• The group noted there is an opportunity to expand Indigenous presence in Sweden at the Adventure Travel World Summit in 2019. Delegates offered several suggestions to the ATTA to consider while organizing the 2019 annual event.

Delegates brainstormed several ways for the ATTA to better integrate Indigenous voices in its conferences and activities such as including Indigenous people on inclusive panels and as speakers. The ATTA is starting an Indigenous tourism working group to discuss bringing on advisors and training member advocates on related issues. Those interested in providing additional feedback and suggestions on this topic are invited to send an email to [email protected] with the subject line “Indigenous Tourism.”

Women in Leadership

The nine women who attended this Adventure Accelerator came to the table prepared and willing to discuss any relevant topics. In general, session delegates were managers and business owners who wanted to learn from each other and develop skills they could use to mentor and develop their direct reports into strong leaders.

Key takeaways from the session:

  • Women continue to struggle with being fun and relatable while also commanding respect. Further, they find it challenging to create confidence in upcoming generations of girls and women.
  • Some of the delegates noted external factors that are also difficult such as national leaders that don’t empower women and working in countries where it is difficult to position and promote their professional endeavors.
  • Delegates shared inspiring stories as well. One noted her suggestions of including more women on the company’s board of directors was heeded. Another said she quit her job to start her own company in order to have a deeper impact on women and travel.

The ATTA urges interested members to continue this conversation in the Adventure HUB’s Women’s Leadership group.

Young Leaders

The Adventure Accelerator focused on young leaders drew representatives from the private sector, public sector, and media. It was an active and dynamic conversation that touched on drawing young(er) professionals and entrepreneurs to shape them as the travel industry’s future leaders. This is new generation has a different value system and fresh ways of thinking when it comes to career and personal growth.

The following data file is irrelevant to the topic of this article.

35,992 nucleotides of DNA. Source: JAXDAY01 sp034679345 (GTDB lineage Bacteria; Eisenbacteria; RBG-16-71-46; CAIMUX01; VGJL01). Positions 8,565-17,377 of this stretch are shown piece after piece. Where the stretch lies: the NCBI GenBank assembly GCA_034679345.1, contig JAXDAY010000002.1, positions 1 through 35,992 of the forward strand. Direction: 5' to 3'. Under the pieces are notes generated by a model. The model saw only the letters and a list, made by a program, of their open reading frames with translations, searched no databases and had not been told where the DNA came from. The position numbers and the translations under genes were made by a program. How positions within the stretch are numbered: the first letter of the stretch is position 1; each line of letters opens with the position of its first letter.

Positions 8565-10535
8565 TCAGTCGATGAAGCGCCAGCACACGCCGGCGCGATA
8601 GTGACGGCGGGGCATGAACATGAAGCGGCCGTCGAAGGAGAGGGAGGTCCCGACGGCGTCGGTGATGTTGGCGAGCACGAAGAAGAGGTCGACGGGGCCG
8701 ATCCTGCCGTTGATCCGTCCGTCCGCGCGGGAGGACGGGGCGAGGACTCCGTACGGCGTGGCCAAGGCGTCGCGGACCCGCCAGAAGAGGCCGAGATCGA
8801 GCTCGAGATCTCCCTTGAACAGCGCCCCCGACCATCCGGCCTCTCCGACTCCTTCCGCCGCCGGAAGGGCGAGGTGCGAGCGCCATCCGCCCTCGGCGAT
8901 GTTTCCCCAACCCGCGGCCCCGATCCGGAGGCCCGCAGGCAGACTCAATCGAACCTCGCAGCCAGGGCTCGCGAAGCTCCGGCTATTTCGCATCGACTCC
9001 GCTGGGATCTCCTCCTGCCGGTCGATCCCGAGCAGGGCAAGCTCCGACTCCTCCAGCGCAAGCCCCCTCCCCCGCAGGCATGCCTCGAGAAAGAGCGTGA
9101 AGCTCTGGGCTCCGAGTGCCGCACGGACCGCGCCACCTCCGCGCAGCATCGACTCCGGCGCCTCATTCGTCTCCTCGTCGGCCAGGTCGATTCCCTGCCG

Key takeaways from the session:

  • Tourism professionals working in the public and private sectors need to be aware younger employees can help companies understand and access this younger generation. Seasoned product development and marketing strategies won’t necessarily meet the needs of new generations of travelers. Destinations and companies should engage more young people to help design new-generation brands and strategies that speak to and need to be developed to reach younger clientele.
  • Delegates shared ideas for how the ATTA can play a role in empowering young leaders such as including young(er) speakers at events, hosting events focused on young(er) generations, and partnering with universities and youth organisations to establish a channel of communication with young(er) generations so they can see there are professional adventure travel opportunities beyond guiding.
  • The young(er) generation includes entrepreneurs and innovators who have already launched disruptive travel-related companies. It is important to support innovative thinking that leads to new business models, new ways of meeting traveler needs, and new solutions for the industry’s challenges such as sustainability and inclusiveness. One way of encouraging these innovative processes is through two-sided mentor programs where young(er) generations can help refresh existing businesses with their thinking and current industry “veterans” can help nurture future leaders by sharing their experiences.

Many delegates are interested in regular communication on this topic in order to continue this conversation and help build the bridge with the young(er) generation. As part of the ATTA’s efforts to attract more future leaders we are collecting examples of inspiring young professionals in adventure travel. If you are one or you know one, please reach out to the ATTA at [email protected].